HUG - here for all audio enthusiasts


"This Harbeth User Group (HUG) is the Manufacturer's own managed forum dedicated to natural sound, realisable by controlling the confounding variables between tthe microphone and the listeners' ears.

For example, the design of and interaction between the hifi amplifier and its speaker load can and potentially will alter the sound balance of what you hear. To reproduce the sounds captured by the recording microphones, as Harbeth speakers are designed to do, you would naturally select system components (sources, electronics, cables and so on) that do not color the sound before it reaches the speakers.

Identifying components for their system neutrality should, logically, start with the interpretation and analysis of their technical, objective performance, as any and every deviation from a measurably flat frequency response at any point along the serial chain from microphone to ear is very likely to cause the total system to have an audible sonic personality. That includes the contribution of the listening room itself.

HUG specialises in making complex technical matters simple to understand, aiding the identification of audio components likely to maintain a faithful relationship between the recorded sound and the sound you hear. With our heritage of natural sound, HUG cannot be really be expected to guide in the selection, approval, endorsement or even discussion of equipment that is intend to introduce a significantly personalised sound to the audio signal chain. For that you should do your own research and above all, make the effort to visit an Authorised Dealer and listen to your music at your loudness on your loudspeakers through the various electronics offered there. There is no on-line substitute for that time investment in a dealer's showroom.

If you desire to intentionally tune your system sound to your personal taste, please consider carefully how much you should rely upon the subjective opinions of strangers. Their hearing acuity and taste will be different to yours, as will be their motives and budget, their listening distance, listening loudness and listening room treatment, not necessarily leading to appropriate equipment selection and listening satisfaction for you.

Alternatively, if faithfully reproducing the sound intended by the composer, score, conductor and musicians over your speakers is your audio dream, then understanding something of the issues likely to fulfill that objective is what this forum has been helping with since 2006. Welcome!"

Jan. 2018
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Cleaning and repairing vinyl records

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  • Cleaning and repairing vinyl records

    We've mentioned here and here about the surface noise problems that bedevil vinyl LP records. If we record from the LP into a computer i.e. we digitise the record, we can attempt to restore and repair problems with the disc.

    First we need to capture the audio from the turntable. Here.

    Then we can attempt to remove some of the defects of the vinyl disc. Here. You can see how a digital recording of an analogue LP has enough resolution so that even the clicks are well coded here. Zoomed-in, there are 44000 sample spots every second in a CD digital recording and these can be manipulated in a suitable audio editing program. Clicks can literally be painted out.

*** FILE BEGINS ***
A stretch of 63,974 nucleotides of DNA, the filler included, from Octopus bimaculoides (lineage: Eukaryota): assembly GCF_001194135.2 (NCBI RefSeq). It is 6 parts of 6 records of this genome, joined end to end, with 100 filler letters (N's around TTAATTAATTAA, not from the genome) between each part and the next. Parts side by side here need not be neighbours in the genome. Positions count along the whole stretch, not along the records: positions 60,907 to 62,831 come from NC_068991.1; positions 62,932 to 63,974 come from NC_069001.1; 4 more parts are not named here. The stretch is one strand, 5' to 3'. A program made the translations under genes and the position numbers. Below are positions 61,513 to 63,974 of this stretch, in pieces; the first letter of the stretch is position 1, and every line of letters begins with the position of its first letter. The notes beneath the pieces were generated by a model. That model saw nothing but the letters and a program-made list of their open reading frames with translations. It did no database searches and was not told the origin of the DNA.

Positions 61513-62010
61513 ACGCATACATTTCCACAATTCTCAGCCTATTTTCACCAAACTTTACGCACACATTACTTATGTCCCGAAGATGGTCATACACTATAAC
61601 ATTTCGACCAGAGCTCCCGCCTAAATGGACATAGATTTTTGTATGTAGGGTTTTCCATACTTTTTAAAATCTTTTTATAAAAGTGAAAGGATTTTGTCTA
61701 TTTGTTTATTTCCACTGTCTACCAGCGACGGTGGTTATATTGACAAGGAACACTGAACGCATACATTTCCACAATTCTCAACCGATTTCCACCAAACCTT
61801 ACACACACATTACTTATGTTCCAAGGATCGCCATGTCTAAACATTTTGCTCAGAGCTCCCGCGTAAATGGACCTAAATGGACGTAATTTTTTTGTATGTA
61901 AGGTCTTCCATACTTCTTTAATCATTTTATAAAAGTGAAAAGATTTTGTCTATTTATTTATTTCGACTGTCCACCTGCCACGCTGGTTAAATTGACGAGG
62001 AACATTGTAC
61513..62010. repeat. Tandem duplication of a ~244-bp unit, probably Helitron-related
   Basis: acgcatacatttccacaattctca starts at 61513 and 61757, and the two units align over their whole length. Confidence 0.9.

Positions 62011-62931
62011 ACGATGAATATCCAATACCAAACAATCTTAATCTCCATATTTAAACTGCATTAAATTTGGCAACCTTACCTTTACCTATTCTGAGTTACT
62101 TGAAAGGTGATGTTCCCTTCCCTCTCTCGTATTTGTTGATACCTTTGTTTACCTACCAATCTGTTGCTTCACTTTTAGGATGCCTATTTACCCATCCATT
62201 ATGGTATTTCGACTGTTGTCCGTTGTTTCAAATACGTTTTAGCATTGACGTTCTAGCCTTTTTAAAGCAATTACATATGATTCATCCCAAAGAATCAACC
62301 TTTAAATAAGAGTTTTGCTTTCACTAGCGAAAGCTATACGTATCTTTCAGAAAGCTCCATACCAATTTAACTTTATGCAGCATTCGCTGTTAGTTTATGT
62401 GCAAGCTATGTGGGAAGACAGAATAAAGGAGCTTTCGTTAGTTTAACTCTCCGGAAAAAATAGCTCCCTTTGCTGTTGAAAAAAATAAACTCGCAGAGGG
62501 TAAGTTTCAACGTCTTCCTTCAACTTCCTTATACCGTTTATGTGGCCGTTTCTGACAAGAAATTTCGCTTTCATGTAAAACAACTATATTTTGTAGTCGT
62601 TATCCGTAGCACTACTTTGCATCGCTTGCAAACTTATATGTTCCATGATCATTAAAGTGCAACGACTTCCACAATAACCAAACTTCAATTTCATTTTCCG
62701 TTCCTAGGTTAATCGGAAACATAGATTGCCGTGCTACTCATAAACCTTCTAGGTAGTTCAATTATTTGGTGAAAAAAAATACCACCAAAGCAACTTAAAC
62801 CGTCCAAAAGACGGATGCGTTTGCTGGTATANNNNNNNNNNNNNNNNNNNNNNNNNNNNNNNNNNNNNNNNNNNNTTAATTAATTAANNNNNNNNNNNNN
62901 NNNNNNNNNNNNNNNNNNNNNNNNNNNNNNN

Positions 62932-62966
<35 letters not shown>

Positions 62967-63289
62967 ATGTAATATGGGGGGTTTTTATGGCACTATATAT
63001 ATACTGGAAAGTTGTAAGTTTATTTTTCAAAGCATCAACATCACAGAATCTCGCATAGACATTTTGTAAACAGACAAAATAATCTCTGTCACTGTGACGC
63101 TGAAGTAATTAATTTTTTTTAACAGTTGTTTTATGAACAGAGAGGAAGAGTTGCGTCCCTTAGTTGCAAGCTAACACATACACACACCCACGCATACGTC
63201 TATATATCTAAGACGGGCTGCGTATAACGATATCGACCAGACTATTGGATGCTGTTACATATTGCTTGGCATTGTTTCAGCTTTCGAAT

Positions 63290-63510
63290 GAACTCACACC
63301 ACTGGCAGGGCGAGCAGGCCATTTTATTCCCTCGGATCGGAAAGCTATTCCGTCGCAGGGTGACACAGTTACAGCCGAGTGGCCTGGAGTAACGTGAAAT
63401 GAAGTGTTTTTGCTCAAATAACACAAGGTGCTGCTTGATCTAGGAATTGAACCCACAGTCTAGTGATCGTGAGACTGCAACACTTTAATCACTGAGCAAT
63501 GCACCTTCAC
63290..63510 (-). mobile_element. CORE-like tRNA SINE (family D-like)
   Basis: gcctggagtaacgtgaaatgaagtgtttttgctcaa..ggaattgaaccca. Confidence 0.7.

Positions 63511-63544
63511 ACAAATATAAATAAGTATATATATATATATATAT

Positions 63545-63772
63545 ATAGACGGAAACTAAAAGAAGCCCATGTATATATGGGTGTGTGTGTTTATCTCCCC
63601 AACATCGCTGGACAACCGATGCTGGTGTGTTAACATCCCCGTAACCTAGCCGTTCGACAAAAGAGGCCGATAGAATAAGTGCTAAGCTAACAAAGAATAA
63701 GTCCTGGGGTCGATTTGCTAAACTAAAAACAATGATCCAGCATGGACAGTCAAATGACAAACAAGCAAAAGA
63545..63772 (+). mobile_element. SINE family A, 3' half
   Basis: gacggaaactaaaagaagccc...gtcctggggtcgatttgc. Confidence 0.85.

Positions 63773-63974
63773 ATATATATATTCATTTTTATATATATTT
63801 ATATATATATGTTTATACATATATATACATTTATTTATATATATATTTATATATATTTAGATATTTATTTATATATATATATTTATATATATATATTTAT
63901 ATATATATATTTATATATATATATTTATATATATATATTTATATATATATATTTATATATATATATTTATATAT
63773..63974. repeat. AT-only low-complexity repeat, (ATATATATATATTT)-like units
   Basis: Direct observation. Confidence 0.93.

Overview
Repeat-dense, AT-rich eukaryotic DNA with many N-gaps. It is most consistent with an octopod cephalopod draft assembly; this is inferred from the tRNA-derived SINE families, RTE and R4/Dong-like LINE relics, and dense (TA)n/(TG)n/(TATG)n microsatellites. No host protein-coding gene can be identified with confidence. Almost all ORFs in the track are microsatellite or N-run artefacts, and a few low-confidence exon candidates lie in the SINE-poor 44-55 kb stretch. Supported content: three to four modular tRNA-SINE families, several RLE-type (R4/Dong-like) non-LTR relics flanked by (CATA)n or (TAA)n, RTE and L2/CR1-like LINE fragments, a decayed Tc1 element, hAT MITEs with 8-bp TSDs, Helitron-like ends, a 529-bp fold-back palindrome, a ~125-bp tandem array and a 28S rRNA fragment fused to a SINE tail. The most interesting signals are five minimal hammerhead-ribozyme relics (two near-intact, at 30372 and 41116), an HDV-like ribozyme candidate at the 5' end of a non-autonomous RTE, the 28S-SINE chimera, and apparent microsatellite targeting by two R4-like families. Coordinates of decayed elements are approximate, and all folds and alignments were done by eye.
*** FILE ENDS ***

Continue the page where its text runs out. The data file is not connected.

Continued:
Remember! Every time we remove defects (clicks, scratches etc.) we remove some musical detail. But if that musical detail is anyway obscured by surface noise then it has gone anyway. And gone means gone. Irrecoverable. All we can do is disguise the limitation of the gramophone record, not turn it magically into a super wide-band, pristine, high dynamic range CD digital recording. That would be impossible. We can't put back what is simple not there and never was.
    Alan A. Shaw
    Designer, owner
    Harbeth Audio UK

  • #2
    Digital Audio Editor - Magix Audio Cleaning Lab

    I received a mail shot yesterday from Magix, a German software company. As Magix have recently acquired the excellent Sony Vegas video editing source code and will now be the develeopers, my awareness of the Magix brand has increased.

    Magix Audio Cleaning Lab is on offer for the next few days at under half of its list price. Promo video here. Feature set here.

    The tools look like a modern super-set of Adobe Audition (3) at a fraction of the price, and Win10 compatible. I bought it. The facilities to clean-up and manipulate audio (including the Exciter 'which no audiophile should be without') are impressive. The license can be moved from PC to PC.

    It fits with my thinking that one thing we could do at the end of the day (or even off-site in the early evening) at the Bristol hifi show next February, is a simple hands-on audio "masterclass" (sounds ridiculously grand, but I can't think of a better name) where it's possible to demonstrate how the ear finds certain manipulation from 'flat' rather attractive. We see evidence time after time that listeners do not appreciate that as the ear is a level/frequency sensitive organ, the very first step in making valid comparisons is to be sure that level and frequency are being compared like for like, and if not, the sort of tricks the ear will play on the listener.
    Alan A. Shaw
    Designer, owner
    Harbeth Audio UK


    • #3

      Is it better than Audacity, in functionality or ease of use?